Beyond Pesticides has covered many of the transgressions of EPA during the Trump administration, including those related to pesticides (e.g., dicamba, chlorpyrifos), scientific integrity, lack of transparency and accountability, poor enforcement of regulations, and water protection, among others. Investigative journalists Cary Gillam, Sharon Lerner, and PEER have all bird dogged EPA on its chemical and pesticide policies and regulations; Beyond Pesticides has featured their work (and others’) in various Daily News Blog entries. See, for example, coverage on EPA’s ongoing failures and malfeasance: EPA reliance on industry research; the “revolving door” between industry and EPA; chemical industry influence on the agency; the corrupt alteration of scientific information, as related to the pesticide dicamba; and so many instances of EPA disregarding scientifically demonstrable harms that they cannot reasonably be listed here.

Beyond Pesticides’ three-part series, based in part on Ms. Lerner’s work, goes directly to these issues: undermining of EPA function by industry influence, the susceptibility of EPA officials and managers to corrupt behavior, and the ongoing failure of the agency to align its efforts with its own 2012 Scientific Integrity Policy, here and here. Further, the many transgressions of the Trump EPA are a dramatic demonstration of how whip-sawed EPA’s operations and approach can be with the advent of administrations whose politics harbor animus toward regulation — even though the agency’s job is to protect human and environmental health.

As is the practice for the offices of federal Inspectors General in reports on their internal agency investigations, the EPA OIG made recommendations to the agency. Three of those are directed to the assistant administrator for Research and Development; they (1) “aim to reduce procedural confusion and strengthen existing policies, procedures, and guidance by clarifying if and when comments expressing scientific disagreement can be expressed; (2) making clear if and when toxicity ranges are acceptable; and (3) using the OIG as a resource for high-profile scientific integrity concerns that relate to political interference or that assert risk to human health or the environment.” Another is directed to the assistant administrator for Mission Support: “to update policies and procedures on environmental information quality to require additional quality assurance reviews for EPA products.” The last goes to the deputy administrator of EPA: “to strengthen the EPA’s culture of scientific integrity, transparency, and accountability of political leadership actions when changes occur as a result of policy decisions.”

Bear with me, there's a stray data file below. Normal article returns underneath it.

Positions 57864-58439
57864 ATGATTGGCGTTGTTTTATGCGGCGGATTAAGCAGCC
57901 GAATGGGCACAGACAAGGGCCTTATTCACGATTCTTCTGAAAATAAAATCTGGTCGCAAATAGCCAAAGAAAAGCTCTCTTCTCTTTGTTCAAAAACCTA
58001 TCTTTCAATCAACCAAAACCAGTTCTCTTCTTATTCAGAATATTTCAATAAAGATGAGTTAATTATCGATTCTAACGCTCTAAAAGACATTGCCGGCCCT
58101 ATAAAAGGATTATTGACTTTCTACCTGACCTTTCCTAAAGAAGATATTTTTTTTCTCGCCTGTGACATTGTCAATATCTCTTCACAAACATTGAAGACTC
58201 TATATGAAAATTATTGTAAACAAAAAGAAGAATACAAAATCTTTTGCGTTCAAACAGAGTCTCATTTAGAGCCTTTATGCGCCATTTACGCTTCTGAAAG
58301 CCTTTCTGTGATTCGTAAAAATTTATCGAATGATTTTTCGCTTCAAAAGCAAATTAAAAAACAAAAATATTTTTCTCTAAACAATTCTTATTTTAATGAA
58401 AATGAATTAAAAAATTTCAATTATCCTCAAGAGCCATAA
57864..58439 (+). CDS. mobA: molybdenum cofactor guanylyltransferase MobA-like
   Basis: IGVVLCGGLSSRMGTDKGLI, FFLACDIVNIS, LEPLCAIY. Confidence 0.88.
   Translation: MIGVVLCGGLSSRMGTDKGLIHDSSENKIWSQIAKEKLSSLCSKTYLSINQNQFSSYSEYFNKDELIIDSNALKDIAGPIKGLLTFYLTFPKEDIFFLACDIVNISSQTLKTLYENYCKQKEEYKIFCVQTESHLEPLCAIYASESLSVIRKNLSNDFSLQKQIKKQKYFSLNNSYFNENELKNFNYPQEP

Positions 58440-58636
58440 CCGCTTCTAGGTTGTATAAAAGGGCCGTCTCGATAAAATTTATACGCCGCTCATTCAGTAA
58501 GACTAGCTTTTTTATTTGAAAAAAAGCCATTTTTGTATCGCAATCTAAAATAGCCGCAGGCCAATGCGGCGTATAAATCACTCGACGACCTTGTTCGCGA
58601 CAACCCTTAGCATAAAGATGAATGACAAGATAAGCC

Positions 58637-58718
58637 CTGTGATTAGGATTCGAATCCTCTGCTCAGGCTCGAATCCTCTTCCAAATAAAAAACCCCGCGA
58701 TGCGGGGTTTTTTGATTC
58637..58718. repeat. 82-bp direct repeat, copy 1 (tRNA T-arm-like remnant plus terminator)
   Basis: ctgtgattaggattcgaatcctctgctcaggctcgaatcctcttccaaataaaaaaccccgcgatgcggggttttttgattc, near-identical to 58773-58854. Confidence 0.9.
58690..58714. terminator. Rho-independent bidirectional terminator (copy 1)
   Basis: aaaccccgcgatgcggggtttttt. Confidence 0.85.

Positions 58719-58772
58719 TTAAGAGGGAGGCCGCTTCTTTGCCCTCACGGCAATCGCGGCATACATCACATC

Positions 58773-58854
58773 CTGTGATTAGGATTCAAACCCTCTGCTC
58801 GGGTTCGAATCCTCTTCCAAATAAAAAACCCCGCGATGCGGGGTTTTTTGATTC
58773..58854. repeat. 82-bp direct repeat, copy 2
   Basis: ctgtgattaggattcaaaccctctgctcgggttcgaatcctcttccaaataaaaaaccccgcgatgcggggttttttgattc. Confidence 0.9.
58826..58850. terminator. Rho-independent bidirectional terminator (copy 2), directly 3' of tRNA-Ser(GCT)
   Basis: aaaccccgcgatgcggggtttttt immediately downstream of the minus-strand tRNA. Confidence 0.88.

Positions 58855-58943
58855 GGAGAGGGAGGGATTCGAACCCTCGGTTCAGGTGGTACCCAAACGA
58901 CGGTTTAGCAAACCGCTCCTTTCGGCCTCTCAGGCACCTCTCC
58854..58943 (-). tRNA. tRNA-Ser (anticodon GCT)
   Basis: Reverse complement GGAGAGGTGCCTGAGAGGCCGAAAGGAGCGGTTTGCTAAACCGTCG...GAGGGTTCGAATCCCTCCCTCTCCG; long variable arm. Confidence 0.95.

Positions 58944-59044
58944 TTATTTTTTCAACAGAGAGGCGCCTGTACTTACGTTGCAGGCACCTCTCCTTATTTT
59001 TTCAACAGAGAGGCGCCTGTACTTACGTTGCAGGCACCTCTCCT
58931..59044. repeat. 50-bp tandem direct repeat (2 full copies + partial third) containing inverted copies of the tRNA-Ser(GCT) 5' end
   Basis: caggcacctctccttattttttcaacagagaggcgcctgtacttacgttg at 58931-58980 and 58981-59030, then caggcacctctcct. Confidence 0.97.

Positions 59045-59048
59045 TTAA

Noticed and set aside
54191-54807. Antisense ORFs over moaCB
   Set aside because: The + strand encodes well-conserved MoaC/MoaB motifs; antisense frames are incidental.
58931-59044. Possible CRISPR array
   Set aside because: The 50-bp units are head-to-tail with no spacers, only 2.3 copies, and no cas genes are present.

Whether and how EPA chooses to adopt these recommendations remains to be seen. Yet even this OIG report — though potentially helpful in righting EPA’s ship — does not address the comprehensive overhaul needed at EPA to ensure it pursues its mission with integrity, based in science, and with protection of health and environment at the helm.

As Beyond Pesticides recently wrote, “[EPA’s] track record, on so many pesticides [and chemicals broadly], is to deal with one compound (under a narrow range of circumstances and/or narrow time frame and/or specific exposure levels) at a time. Beyond Pesticides has dubbed this the ‘whack-a-mole’ struggle on pesticides. Each regulatory baby step at EPA, each judicial settlement or knock-down of a particular pesticide, each bit of research demonstrating harms — these represent small, incremental advances on a pesticide [and broad “chemical saturation”] problem that is vast in scope. But this approach is wholly inadequate to the devastation that [dangerous chemicals] are causing, and it continues the “collision course” we are on re: human health and well-being, biodiversity collapse, and the climate crisis. A precautionary approach . . . is far more suited to the task of genuinely protecting public health and the environment.”

Source: https://www.theguardian.com/environment/2023/mar/23/trump-appointees-epa-toxic-chemical-pfas-pfbs-toxic?CMP=Share_iOSApp_Other

All unattributed positions and opinions in this piece are those of Beyond Pesticides.